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Just is a common adverb in English, especially in speaking. It has different meanings.

Just meaning ‘simply’ or ‘absolutely’

We can use just meaning ‘simply’ or ‘absolutely’ to add emphasis to a statement:

It’s just not right.

Our holiday was just perfect.

Just meaning ‘exactly’

You look just like your sister.

Can you put your signature just here?

Just meaning ‘only’

His first pay cheque was just fifty pounds.

[in a clothes shop]

A:

Can I help you?

B:

No, it’s all right, thanks. I’m just looking.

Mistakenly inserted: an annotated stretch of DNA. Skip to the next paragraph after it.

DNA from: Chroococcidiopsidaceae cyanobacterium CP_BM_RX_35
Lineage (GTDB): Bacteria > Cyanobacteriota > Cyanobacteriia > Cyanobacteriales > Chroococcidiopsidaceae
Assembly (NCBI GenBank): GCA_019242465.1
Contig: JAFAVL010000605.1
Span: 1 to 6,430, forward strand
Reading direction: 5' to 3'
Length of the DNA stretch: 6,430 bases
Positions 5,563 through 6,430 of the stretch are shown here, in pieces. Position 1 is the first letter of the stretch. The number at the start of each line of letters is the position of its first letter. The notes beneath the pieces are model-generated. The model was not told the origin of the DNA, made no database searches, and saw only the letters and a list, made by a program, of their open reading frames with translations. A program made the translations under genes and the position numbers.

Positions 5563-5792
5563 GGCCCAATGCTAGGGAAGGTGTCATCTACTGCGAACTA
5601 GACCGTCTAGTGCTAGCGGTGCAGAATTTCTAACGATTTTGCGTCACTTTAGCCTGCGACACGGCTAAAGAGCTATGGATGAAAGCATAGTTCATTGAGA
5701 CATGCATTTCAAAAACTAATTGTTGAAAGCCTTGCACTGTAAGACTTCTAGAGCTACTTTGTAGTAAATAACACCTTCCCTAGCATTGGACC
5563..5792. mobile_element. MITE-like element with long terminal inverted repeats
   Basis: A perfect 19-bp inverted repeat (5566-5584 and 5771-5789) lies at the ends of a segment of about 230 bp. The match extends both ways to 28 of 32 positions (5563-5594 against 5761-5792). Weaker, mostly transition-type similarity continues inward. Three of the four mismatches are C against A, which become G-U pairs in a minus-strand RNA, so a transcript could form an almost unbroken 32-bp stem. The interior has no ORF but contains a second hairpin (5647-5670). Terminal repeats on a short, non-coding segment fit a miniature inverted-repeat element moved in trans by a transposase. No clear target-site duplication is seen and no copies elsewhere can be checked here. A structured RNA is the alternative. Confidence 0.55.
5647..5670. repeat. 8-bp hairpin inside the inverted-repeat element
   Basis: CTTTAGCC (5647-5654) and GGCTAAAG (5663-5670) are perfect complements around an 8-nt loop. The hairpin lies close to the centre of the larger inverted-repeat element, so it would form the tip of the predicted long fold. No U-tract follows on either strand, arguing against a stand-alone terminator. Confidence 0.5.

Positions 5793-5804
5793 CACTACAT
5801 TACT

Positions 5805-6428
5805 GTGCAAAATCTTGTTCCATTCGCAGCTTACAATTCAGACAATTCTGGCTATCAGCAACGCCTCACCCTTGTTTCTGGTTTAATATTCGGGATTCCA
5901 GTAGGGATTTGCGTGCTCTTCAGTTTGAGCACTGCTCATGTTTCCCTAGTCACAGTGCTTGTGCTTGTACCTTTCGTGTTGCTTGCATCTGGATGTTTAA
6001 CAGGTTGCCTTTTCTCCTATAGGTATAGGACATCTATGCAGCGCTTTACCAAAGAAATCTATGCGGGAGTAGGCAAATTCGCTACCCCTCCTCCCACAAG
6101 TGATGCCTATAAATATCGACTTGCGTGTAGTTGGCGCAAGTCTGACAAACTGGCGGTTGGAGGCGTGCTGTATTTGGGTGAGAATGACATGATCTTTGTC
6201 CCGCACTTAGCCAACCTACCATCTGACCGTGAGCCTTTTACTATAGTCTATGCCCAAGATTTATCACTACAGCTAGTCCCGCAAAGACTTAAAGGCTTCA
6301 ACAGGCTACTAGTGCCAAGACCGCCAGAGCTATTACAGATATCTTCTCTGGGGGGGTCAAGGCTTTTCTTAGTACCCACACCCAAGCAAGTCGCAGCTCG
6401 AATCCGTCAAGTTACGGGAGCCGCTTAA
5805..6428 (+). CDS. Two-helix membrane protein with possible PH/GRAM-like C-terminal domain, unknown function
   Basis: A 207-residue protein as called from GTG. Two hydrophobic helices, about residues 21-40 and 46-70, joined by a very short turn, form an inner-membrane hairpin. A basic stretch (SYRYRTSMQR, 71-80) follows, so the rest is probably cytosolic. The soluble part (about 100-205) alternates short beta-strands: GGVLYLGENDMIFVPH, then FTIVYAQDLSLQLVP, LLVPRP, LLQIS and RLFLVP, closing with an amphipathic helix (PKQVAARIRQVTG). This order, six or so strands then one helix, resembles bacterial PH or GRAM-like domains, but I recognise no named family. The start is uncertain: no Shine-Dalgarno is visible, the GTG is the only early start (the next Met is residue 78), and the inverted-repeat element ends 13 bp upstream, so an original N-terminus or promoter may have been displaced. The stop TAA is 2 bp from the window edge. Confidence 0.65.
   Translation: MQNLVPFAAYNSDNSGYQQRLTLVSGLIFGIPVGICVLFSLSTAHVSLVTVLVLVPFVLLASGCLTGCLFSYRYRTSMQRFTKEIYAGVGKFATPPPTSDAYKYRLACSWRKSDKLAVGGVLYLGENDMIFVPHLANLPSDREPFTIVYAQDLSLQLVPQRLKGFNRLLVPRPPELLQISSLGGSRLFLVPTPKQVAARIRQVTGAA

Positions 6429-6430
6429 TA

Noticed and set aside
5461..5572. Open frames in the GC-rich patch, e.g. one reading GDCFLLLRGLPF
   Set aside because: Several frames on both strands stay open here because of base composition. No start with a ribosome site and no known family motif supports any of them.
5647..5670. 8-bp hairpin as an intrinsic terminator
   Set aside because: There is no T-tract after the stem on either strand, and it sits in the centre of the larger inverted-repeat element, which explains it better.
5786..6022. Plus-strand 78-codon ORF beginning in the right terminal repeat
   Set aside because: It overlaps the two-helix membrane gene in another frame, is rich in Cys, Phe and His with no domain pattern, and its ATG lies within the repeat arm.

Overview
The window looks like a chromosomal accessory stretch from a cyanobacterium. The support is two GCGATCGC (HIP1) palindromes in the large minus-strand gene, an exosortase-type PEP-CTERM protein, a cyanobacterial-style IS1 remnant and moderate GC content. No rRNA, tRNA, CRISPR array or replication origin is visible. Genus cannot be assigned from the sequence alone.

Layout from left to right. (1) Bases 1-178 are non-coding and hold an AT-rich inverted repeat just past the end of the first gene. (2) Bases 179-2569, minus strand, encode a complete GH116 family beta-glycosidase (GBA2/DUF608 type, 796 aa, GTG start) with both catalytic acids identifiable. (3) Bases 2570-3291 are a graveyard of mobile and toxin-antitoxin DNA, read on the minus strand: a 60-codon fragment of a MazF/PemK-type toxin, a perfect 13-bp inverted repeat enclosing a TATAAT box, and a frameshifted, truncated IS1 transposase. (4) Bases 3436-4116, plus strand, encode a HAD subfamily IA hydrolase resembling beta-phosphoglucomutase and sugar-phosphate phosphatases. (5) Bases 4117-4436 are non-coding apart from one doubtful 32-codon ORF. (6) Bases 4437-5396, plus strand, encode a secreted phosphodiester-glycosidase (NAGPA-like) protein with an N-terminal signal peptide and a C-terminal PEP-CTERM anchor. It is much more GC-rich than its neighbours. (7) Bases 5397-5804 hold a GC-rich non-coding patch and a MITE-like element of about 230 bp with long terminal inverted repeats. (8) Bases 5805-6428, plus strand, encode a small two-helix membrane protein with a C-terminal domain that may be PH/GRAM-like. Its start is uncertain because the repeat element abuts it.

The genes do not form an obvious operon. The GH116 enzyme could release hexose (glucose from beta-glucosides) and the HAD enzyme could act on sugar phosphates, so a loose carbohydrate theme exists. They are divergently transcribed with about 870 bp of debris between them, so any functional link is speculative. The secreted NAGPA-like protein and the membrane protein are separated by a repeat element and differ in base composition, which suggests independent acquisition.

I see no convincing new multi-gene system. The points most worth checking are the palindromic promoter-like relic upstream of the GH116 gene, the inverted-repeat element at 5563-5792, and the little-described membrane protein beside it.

Just and expressions of time

Just can mean ‘recently’ or ‘a very short time before or after speaking’:

Where’s my phone? I had it just now.

Could you wait for me? I’m just going to the shop.

We often use the present perfect or past perfect with this meaning of just when we refer to a short time before the moment of speaking:

I’ve just decided to sell my apartment.

I’m on my way to the station. Their train has just arrived.

Just for emphasis

We also use just to emphasise an imperative:

Just shut the door quickly or we’re going to be late.

Just to soften expressions

We use just in speaking to soften what we say, especially in requests:

Could you just open the window?

I was just wondering if I could speak to you about Anna?

(“Just” from English Grammar Today © Cambridge University Press. Need grammar practice? Try English Grammar Today with Workbook.)
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